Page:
Pros and Cons of Wave Power: Does the Good Outweigh the Bad?
From psalms to odes to sonnets, literature frequently alludes to the awesome power of the oceans. Yet observant writers are not the only ones who understand the overwhelming strength found in the seas. Many shipwreck victims can do likewise, as can former owners of beachfront properties. This understanding is not lost on scientists. They measure the global potential of surface wave energy to equal roughly two terawatts (TW), i.e. two-trillion watts. While holding promise, wave energy is not without complications.
Pros of Wave Power
As mentioned above, wave energy can afford an enormous amount of power to the world. If, for example, a large country like the People’s Republic of China consumes nearly four-million watts of electricity per hour, over half a year would elapse before this massive nation-state exhausts two TWs. This seemingly boundless supply serves to augment already available energy supplies and address shortages where they may arise.
Such supplies would be a boon to poor island nations and developing coastal countries that can little afford the cost of petroleum and have no infrastructure to refine it. Indeed, harnessing wave energy could conceivably change economic and geopolitical relationships around the world. Such a volume of new electricity is a plus when calculating the pros and cons of wave power.
There is no doubt that wave power is renewable. As long as the earth continues to rotate on its axis and the moon persists in its orbit, oceans will produce waves. Unlike fossil fuel materials, wave will never face depletion (unless a serious disruption occurs in our solar system). The pros and cons of wave power tilt toward the positive when this fact presents itself.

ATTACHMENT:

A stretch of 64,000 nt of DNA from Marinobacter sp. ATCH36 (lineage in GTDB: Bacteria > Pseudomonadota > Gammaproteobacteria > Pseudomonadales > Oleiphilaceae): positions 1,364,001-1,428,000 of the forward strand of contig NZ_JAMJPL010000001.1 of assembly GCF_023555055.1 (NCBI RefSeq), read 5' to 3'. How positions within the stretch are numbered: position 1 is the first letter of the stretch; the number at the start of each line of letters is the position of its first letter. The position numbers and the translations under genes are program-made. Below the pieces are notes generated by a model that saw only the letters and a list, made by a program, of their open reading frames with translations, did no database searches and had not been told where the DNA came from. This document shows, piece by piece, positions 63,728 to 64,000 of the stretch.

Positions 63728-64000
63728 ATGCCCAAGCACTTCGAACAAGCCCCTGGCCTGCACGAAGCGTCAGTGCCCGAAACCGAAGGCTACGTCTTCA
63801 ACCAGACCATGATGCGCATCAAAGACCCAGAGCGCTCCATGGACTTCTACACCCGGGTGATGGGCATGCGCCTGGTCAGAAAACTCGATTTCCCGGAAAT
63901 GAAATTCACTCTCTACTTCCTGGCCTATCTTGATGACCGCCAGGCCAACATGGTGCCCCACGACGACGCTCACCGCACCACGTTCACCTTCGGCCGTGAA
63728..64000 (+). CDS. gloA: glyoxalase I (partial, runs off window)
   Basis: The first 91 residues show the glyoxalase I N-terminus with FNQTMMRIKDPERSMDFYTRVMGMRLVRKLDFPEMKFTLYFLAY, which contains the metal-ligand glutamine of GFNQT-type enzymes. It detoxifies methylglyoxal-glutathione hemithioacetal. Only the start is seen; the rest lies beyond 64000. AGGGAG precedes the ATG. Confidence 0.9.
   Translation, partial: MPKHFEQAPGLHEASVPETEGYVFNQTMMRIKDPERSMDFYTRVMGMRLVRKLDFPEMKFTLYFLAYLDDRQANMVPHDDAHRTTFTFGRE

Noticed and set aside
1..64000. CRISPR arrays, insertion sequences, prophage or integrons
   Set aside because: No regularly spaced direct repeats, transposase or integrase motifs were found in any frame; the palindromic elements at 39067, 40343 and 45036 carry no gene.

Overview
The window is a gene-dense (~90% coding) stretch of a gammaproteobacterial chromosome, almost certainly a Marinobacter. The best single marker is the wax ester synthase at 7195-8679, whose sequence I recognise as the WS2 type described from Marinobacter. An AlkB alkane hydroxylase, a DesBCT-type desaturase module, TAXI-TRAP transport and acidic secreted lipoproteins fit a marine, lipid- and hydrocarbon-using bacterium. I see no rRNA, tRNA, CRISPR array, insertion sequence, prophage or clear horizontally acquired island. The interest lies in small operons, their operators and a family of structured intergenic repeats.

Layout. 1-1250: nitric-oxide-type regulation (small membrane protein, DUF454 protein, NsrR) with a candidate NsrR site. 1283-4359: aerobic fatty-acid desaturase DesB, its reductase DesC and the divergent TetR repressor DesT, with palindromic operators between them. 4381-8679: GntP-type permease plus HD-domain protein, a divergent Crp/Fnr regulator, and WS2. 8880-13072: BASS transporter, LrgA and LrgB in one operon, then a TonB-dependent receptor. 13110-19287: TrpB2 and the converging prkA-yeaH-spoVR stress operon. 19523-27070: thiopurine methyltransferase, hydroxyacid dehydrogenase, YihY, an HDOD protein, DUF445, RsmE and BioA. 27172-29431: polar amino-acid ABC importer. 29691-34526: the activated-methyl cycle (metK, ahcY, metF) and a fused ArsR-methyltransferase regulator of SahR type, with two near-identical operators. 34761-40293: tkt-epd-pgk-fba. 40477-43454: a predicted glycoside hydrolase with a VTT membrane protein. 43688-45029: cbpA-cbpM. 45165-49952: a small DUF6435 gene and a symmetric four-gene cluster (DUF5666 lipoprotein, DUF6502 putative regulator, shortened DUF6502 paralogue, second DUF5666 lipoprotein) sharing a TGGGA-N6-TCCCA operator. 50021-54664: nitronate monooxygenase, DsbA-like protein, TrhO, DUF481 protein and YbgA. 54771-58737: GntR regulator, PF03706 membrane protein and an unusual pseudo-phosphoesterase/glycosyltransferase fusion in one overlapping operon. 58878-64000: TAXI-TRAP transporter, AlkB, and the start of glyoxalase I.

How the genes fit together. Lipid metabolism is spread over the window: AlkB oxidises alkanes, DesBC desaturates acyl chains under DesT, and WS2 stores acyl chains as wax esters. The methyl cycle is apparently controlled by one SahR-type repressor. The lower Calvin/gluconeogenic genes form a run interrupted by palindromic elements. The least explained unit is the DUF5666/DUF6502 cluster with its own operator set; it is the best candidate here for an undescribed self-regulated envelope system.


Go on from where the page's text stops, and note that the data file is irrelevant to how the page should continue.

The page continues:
As non-renewable sources like coal continue to shrink, they, of course, become more expensive to purchase. On the flip side, as renewable energies like wave-generated electricity are improved by technology, their cost diminishes over time. This benefits everybody.
The pros and cons of wave power again lean favorably when the environmental advantages come to the fore. Wave-generated electricity emits no atmospheric pollution and no undersea contamination. Accordingly, it is an important alternative to energy materials that release greenhouse gases and contribute to climate change. In addition, there is no waste in the generation process—nothing to spill, leak or bury.
Considering the side-effects of purportedly “clean” energy like nuclear, surface wave conversion produces little anxiety. The used rods and contaminated water from atomic energy plants are a constant burden to manage and dispose of. Waves are free of such concerns.
There is never a cessation of wave activity in the world. Yes, tides ebb and flow but waves continue at varying intensity. Professional engineers developed numerous technologies to capture this power. Terminator devices, for example, are on-shore instruments that reach into the direction of waves. Attenuators, on the other hand, float on the water while their segments absorb the wave energy, transmitting it to built-in generators.